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Accessibility is a key factor for Land Use Change and the attractiveness of locations. A highly accessible location is well connected to other locations that are relevant for a specified purpose or set of purposes.

Accessibility of an origin location can be defined as an aggregation of Attraction Potentials of destinations.
Aggregation can be done by summation (1-norm if all attractions add up), or taking the maximum (+inf norm if only the best accessibility counts) or something in-betweeen (like 2-norm). See also Minkowski distance and p-norms.


Attraction Potential

The attraction potential for an origin-destination relation is defined by the combination of the the #Travel Potential with the attraction of that destination.

$$ \begin{align} p_{ij} &:= f(d_{ij}) \\ pot_{ij} &:= Attraction_{j} \cdot p_{ij} \\ Accessibility_{i} &:= \sum\limits_{j} { pot_{ij} } \end{align} $$


  • \(i =\) index of origin zones
  • \(j =\) index of destination zones
  • \(f( {d_{ij} } ) = \) decreasing function (so that nearer or less expensive places are weighted no less than farther or more expensive places) of generalized travel costs, aka Impedance.

Travel Potential

A distance decay function defines the relation between #Travel Impedance \(d_{ij}\) and travel potential \(p_{ij}\). The distance decay function must be decreasing. Travel Potential can be calculated with the GeoDMS from Travel Impedance Tables.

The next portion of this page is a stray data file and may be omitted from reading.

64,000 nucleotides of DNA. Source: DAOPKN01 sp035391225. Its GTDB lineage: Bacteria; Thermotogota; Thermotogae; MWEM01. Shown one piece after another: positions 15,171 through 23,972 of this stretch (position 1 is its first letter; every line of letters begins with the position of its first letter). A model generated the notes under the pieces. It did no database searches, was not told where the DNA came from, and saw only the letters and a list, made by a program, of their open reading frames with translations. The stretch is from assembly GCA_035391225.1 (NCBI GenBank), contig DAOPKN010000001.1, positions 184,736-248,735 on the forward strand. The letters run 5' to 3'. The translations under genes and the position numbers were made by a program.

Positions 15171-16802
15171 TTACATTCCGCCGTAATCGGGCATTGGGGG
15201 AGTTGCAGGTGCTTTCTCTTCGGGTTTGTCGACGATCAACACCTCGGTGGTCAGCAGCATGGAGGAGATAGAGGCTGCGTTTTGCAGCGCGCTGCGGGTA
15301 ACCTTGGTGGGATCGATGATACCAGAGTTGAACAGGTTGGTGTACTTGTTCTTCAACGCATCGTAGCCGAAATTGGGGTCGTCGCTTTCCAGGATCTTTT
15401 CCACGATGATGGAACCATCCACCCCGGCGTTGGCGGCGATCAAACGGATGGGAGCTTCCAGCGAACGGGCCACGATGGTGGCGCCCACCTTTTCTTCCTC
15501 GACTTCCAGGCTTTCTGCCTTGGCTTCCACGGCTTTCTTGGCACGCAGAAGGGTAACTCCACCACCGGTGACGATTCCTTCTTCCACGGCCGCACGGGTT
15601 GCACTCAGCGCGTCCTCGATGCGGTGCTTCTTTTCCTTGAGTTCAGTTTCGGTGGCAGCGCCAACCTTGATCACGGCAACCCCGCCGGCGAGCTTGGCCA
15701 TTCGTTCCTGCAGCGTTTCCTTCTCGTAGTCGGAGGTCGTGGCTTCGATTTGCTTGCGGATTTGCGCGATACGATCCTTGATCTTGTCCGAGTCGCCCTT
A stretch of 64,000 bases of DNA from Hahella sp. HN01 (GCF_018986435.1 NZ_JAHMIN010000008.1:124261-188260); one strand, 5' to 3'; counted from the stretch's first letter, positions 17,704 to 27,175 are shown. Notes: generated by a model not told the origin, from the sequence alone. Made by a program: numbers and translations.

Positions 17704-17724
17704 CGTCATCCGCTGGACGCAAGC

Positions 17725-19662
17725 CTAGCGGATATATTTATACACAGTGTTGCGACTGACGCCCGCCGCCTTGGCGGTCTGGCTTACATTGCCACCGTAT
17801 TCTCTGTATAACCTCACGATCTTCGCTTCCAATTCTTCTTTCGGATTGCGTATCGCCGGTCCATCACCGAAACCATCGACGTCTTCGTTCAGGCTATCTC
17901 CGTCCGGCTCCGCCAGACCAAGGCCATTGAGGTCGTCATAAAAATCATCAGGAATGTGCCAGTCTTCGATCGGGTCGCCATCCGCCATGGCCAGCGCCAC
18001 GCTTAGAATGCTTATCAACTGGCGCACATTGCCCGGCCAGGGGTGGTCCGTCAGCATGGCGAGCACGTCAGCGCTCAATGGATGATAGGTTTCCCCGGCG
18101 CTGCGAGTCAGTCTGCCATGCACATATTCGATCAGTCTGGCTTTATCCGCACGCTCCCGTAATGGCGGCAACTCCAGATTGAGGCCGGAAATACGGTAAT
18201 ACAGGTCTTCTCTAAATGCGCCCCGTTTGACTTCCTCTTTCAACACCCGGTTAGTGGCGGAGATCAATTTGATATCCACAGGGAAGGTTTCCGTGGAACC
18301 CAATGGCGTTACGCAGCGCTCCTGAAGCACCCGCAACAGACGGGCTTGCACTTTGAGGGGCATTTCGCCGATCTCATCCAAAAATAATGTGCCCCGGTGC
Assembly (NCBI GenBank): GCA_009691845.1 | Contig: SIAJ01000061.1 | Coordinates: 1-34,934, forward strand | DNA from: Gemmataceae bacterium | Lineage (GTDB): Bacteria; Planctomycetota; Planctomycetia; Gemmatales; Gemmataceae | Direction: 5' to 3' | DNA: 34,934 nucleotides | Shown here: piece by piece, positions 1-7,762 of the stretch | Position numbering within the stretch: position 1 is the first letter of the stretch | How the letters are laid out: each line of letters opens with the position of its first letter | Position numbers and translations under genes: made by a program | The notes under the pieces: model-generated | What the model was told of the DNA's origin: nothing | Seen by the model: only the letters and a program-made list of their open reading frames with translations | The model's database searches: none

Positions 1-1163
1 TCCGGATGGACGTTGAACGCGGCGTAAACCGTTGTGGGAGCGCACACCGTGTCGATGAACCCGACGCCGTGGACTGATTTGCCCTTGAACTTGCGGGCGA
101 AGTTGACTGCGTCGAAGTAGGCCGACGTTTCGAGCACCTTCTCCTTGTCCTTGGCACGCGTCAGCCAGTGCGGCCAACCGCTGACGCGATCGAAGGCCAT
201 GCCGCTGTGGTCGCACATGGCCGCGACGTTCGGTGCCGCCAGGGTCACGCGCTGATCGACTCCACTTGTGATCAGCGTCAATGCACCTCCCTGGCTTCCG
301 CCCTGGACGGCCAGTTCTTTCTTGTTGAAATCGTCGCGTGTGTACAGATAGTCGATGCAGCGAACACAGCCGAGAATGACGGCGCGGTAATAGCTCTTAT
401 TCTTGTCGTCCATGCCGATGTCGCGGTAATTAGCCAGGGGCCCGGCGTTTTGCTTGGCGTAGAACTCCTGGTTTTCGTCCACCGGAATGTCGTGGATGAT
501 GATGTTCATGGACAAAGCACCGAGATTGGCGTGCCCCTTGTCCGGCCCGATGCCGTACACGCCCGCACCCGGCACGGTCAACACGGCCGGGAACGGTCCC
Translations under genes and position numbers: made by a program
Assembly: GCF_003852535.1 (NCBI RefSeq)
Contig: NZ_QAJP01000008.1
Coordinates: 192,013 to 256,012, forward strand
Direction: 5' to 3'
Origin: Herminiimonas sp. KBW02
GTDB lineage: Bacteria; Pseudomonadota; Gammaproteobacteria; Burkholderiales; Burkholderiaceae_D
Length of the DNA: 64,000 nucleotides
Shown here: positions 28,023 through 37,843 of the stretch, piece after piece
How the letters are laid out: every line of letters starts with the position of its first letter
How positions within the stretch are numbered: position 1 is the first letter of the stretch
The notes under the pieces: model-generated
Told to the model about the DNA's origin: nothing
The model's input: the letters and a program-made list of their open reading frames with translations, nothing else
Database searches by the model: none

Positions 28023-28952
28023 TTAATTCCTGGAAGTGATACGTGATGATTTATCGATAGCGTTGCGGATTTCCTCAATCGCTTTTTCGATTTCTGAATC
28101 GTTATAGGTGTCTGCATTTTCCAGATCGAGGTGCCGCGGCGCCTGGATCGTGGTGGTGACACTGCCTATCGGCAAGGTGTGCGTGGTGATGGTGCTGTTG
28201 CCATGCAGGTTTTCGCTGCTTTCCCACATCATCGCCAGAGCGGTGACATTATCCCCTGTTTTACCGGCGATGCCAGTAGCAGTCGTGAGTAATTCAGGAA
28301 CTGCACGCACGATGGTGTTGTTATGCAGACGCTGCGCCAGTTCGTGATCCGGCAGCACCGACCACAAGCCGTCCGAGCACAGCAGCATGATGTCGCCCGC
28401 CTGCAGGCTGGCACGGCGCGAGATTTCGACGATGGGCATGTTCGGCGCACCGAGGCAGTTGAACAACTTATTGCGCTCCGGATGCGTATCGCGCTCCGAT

Examples of used distance decay functions are:

  • inverse: \( d \to 1/d = d^{-1} \)
  • inverse squared: \(d \to 1/d^2 = d^{-2}\)
  • Power-b: \(d \to d^{-b} \)
  • cut-off: \(d \to if ~ d < d_{max} ~ then ~1~ else ~0\)
  • Log-logistic [d in minutes travel time]: \(d \to 1/(1+e^{a+b \ln d}) = 1/(1 + e^a d^b) = {e^{-a} d^{-b}}/(e^{-a} d^{-b} + e^0 d^0)\)

Travel Impedance

The Travel Impedance of an origin-destination relation is the cost, time or distance (or a combination thereof) of travelling. It can be specific for one travel-mode but can also represent a combination of travel-modes.

Travel Impedance can be calculated with the GeoDMS:

  • as the crow flies (Eucledian distance)
  • over a road network, using graph theory, for different road users like
    • cars
    • bicycles
    • pedestrians
    • public transport
  • through the air
  • over water

Depending on the required accessibility measure (e.g. based on distance, time, travel costs), different GeoDMS Accessibility and Travel Impedance functions in the GeoDms can be applied.
The time of day/year can also be relevant for travel impedance and accessibility, examples:

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